Not dead yet

NASA's mission to the heart of a dead protoplanet full of metal is back on

The mission to explore a metallic asteroid could launch in October 2023.

NASA’s mission to the still, metal heart of a proto-planet isn’t dead after all.

The agency announced on October 28 that after months of scrutiny, an independent review board has decided it’s possible to move forward with the Psyche mission — humanity’s first venture to a metallic asteroid, 16 Psyche.

What’s New – The Psyche mission is now on track to launch in October 2023, which means it could reach its namesake destination in August 2029 after a gravity-assist swing past Mars in 2026. In the meantime, the mission team is testing the spacecraft’s flight software, something that became a sticking point back in June when NASA realized that Psyche stood no chance of being ready in time for its original mid-October 2022 launch date.

That’s when NASA commissioned an independent review board to “study factors of workforce environment, culture, communication, schedule, and both technical and programmatic risks” on the Psyche mission. In other words, the board would decide whether to cancel the mission or move ahead and, if so, how. After several months in limbo, Psyche has a new lease on life and a new deadline for its software checkouts and other launch preparations.

Artist’s impression of the Psyche spacecraft.


Why It Matters – When certain very pragmatic Earthlings look at the iron-rich bulk of asteroid 16 Psyche, they mostly see dollar signs. The asteroid is basically a lumpy, cratered ball of nickel and iron about the size of the whole state of Massachusetts, and if orbital mining ever takes off, 16 Psyche is going to be worth major money. But its real value is impossible to quantify because it’s an astronomically rare look at the metallic cores around which planets, like our own, once formed.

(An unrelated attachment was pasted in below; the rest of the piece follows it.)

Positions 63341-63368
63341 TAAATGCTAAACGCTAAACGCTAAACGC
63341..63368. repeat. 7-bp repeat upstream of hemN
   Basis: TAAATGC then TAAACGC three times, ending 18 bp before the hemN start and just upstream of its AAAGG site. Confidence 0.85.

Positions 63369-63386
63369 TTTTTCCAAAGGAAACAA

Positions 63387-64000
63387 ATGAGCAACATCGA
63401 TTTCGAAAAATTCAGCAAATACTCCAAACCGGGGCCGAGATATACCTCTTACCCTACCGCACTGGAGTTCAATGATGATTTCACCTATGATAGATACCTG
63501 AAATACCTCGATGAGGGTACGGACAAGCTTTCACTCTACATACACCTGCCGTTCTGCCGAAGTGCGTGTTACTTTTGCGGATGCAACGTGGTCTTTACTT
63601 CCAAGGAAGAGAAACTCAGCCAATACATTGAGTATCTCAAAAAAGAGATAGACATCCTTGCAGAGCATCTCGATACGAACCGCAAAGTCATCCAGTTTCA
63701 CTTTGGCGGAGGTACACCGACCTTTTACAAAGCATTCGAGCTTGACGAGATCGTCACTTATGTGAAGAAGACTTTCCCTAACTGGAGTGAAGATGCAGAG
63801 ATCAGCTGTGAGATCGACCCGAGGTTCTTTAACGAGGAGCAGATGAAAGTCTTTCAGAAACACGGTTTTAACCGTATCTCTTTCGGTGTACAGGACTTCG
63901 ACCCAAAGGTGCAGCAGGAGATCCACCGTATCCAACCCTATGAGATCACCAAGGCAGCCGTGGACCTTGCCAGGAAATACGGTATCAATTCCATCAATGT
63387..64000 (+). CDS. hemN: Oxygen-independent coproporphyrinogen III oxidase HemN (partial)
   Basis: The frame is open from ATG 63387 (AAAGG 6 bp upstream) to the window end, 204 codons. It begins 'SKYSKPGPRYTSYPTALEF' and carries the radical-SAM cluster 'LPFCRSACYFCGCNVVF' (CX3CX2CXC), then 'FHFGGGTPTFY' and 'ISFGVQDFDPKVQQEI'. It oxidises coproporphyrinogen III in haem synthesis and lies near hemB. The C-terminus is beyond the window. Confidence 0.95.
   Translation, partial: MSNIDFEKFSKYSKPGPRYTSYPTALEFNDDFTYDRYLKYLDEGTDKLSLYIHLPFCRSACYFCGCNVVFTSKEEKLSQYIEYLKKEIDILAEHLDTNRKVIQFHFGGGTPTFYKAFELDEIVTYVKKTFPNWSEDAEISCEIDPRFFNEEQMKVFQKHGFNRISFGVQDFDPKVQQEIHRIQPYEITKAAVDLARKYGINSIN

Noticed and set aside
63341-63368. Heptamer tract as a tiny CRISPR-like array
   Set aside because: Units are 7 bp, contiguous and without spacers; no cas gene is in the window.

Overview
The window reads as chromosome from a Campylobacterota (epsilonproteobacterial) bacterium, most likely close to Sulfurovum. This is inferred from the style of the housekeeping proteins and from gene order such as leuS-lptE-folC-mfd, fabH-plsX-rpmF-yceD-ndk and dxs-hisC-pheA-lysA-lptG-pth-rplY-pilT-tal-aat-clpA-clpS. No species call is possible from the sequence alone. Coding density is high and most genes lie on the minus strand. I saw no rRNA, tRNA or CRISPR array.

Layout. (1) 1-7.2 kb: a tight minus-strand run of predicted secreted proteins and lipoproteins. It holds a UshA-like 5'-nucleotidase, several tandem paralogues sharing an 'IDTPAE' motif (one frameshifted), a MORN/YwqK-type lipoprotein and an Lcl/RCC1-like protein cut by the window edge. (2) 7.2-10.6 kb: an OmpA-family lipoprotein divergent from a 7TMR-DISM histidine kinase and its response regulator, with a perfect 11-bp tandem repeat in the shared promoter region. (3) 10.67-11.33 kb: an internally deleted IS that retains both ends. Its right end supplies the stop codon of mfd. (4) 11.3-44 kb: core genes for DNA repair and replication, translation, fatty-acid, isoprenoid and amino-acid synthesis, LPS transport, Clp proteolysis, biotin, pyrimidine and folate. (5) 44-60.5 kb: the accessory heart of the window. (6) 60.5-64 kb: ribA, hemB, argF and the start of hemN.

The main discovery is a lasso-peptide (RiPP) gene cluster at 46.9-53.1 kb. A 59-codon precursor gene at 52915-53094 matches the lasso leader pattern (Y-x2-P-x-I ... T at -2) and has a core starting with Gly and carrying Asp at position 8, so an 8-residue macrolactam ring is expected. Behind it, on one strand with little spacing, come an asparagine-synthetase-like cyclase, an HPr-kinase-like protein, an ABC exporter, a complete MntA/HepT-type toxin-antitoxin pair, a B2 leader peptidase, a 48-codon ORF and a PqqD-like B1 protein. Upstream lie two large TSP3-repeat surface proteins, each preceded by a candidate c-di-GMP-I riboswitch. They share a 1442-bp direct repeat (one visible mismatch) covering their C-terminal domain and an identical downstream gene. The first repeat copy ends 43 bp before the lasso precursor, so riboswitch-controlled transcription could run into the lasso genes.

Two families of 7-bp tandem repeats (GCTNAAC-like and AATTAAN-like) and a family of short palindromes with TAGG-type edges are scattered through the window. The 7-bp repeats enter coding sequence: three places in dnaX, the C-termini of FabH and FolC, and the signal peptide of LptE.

Astronomers, like Psyche mission principal investigator Lindy Elkins-Tanton, are fairly sure that Psyche is the core of a protoplanet, a mass of rock and metal that started to coalesce into a planet but never quite accumulated enough mass to finish the job. Psyche’s core would have been hot, molten metal then, but it’s long since cooled. Over time, collisions with other chunks of space rock seem to have eroded away the outer layers of rock, leaving the failed planet’s metal core exposed to space.

It’s a rare chance to study a planetesimal core directly, and it could teach us more about the anatomy of the still-churning heart of our own rocky world.

What’s Next – The review board is still putting the finishing touches on its final report, which will probably reveal more details about what caused the mission’s major delays and how those problems are being solved.

Meanwhile, the fate of another asteroid mission is still up in the air. The Janus mission, which will send a pair of suitcase-sized spacecraft to study two different binary asteroid systems (picture something like Didymos and Dimorphos), was originally supposed to hitch a ride on the same Falcon 9 rocket that would have launched Psyche in October 2022. It’s not clear at the moment whether Janus will hold out for Psyche’s new October 2023 launch date or find another ride to space. According to a press release, “NASA continues to assess options.”

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